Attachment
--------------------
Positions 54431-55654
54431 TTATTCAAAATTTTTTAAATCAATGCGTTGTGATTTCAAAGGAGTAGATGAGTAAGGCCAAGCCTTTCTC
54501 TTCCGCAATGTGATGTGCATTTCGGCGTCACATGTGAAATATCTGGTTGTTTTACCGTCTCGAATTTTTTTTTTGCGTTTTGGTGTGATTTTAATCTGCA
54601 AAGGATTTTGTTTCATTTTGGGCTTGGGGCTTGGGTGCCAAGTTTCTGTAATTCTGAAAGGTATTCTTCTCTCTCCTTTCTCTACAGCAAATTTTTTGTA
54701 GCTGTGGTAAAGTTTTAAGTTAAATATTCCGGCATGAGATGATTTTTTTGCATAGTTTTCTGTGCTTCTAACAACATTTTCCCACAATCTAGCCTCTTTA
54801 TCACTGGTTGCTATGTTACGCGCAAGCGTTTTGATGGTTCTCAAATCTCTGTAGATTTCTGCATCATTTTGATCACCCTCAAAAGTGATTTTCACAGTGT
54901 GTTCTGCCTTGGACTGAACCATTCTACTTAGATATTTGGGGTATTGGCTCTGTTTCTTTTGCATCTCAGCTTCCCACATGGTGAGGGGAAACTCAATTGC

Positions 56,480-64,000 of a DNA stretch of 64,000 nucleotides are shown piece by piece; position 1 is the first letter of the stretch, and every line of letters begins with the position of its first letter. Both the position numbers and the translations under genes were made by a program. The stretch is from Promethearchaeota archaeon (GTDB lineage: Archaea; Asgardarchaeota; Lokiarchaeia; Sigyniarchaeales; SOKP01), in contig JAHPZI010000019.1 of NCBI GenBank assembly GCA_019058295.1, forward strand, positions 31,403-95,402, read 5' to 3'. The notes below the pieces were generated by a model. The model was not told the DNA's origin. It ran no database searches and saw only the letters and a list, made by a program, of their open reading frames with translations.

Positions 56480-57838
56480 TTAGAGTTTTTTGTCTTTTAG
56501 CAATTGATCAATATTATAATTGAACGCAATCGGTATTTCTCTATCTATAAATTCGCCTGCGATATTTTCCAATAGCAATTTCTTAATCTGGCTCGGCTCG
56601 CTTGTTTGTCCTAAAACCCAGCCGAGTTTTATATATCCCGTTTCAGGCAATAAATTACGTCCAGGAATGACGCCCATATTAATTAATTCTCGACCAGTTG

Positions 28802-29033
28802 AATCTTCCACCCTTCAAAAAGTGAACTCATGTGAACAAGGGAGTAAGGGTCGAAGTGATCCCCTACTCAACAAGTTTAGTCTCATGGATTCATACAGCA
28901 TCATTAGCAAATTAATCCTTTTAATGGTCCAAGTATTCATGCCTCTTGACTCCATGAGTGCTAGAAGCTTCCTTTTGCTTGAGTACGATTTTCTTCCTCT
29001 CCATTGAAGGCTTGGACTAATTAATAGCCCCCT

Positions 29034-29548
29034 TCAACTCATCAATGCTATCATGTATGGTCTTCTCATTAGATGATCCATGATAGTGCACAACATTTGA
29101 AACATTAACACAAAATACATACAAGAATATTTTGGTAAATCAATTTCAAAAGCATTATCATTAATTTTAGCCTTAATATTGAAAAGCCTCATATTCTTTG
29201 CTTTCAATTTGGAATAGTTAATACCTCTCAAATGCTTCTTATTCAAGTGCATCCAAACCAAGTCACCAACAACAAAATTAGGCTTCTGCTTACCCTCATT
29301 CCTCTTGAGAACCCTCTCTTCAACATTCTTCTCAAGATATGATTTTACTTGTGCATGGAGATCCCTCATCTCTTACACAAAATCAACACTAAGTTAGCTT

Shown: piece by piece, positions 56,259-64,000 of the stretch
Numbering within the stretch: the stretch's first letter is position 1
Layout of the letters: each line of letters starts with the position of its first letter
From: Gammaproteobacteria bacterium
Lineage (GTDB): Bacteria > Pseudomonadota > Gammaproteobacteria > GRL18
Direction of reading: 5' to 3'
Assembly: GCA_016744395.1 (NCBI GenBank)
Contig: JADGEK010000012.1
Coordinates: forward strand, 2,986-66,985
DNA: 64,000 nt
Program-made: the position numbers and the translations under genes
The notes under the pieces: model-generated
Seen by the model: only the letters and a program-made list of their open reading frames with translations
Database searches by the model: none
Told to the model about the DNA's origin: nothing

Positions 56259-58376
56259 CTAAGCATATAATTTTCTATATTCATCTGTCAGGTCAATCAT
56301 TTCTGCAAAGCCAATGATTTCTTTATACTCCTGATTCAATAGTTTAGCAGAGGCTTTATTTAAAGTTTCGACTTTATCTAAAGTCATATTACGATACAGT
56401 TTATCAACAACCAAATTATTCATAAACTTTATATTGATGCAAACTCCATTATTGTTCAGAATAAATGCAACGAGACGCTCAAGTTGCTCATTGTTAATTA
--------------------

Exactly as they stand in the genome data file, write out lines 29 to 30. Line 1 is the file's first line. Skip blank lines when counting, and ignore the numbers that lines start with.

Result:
Contig: JADGEK010000012.1
Coordinates: forward strand, 2,986-66,985